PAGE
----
The first recorded encounter of the apes with white men was in 1924. A group of five prospectors rushed into Kelso to report that a group of great, ape-like creatures had attacked them in the middle of the night.
The miners said they had been working a mine on the east slopes of Mt. St. Helens. During the daytime, they saw some of the apes and fired at them to halt an apparent attack. One of the apes appeared to have been hit and rolled into a deep ravine. That night, according to the account, the apemen hurled rocks onto the cabin and "danced and screamed until daylight."
Then came the "great ape hunt 0f 1924." Law enforcement officers and a flock of newspapermen made up a posse that went into the area. The armed searchers fired at anything that moved, so the report went. They returned to tell of finding huge footprints, but no apes.
The legend grew from that point for several years, then subsided with only sporadic reports of traces of the apes. Responsible persons, experienced mountaineers and skiers, have given credence to the story.
Bob Lee of Portland, a leader of the 1961 Himalayan expedition and adviser to last year's Himalayan expedition, said last year he had a strange experience. Lee has never claimed to have seen the apes, but said "there was something strange on the high slopes of the mountain."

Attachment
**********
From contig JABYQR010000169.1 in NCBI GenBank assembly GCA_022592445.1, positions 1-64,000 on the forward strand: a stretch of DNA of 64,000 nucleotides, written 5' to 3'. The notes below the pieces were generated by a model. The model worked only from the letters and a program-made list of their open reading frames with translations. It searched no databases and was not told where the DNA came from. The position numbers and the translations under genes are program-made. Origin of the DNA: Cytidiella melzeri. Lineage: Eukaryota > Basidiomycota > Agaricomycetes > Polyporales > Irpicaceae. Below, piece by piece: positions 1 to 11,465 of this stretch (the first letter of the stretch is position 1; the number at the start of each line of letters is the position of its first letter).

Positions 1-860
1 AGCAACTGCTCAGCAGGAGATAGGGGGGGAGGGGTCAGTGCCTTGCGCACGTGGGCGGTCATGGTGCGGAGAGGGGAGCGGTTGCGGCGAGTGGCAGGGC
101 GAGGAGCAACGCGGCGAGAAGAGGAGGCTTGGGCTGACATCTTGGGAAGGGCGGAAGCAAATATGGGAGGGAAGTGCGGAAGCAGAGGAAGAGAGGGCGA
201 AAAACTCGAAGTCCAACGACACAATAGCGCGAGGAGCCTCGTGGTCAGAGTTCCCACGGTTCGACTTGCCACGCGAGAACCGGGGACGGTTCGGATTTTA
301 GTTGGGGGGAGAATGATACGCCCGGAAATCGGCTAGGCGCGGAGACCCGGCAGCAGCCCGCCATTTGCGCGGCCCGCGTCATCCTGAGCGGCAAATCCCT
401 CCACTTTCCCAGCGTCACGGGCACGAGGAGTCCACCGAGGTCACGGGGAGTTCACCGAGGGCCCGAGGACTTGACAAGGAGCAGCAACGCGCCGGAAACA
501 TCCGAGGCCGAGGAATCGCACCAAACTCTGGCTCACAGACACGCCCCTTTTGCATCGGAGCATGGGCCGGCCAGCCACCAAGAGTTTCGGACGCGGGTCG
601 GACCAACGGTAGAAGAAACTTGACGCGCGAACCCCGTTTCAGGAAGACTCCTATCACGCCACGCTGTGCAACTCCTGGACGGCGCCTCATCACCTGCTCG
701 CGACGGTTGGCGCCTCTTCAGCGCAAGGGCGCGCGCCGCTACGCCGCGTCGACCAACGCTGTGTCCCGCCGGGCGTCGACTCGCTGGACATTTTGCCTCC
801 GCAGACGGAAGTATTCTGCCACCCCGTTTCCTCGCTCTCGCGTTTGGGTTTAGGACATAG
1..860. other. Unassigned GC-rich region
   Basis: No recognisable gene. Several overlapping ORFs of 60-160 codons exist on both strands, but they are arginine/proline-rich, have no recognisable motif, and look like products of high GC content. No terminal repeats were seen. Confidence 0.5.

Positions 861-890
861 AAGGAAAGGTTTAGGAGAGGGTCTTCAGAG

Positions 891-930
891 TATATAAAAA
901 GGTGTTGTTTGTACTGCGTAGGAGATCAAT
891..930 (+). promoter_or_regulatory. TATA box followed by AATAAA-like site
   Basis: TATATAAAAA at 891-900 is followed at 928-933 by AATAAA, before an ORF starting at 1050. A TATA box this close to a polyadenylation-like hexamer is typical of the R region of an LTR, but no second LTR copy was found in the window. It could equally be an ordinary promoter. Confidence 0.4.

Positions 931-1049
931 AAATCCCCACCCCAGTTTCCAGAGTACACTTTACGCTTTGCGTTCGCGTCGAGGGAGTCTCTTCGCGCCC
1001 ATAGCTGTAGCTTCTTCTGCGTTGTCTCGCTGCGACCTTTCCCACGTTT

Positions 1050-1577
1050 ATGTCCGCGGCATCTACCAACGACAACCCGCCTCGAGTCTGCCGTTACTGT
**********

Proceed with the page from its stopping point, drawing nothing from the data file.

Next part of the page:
He was a member of a party that searched for Jim Carter, an experienced skier and mountaineer, who vanished on the mountain in 1950. His disappearance remains a mystery.
At the time, Lee was a member of the Seattle Mountain Search and Rescue unit. He described the search for Carter as "the most eerie experience I ever had." He said that every time he was cut off from the rest of the search party he felt "somebody was watching me."
Carter, he said, had climbed the mountain with some companions on a warm, clear Sunday. He left the group to take a picture and said he would ski to the left of the group. He was never seen again.
His tracks, however, indicated that he suddenly took off down the mountain in a wild, death-defying run that no experienced skier would make — unless he was pursued, Lee said.
The track went in the direction of Ape Canyon. But no trace of Carter or his equipment was found although the area was combed for two weeks. Lee recalled stories of about 25 persons who claim they had encountered the monsters during a 20 year period.
The canyon named for the apes, is a lonely, ominous spot in a wild area. It extends to a point near Ape Cave, thought to be the longest unitary lava tube in the world.
There have been many reports of footprints in the area. Some are described as being about 18 inches long and seemingly human.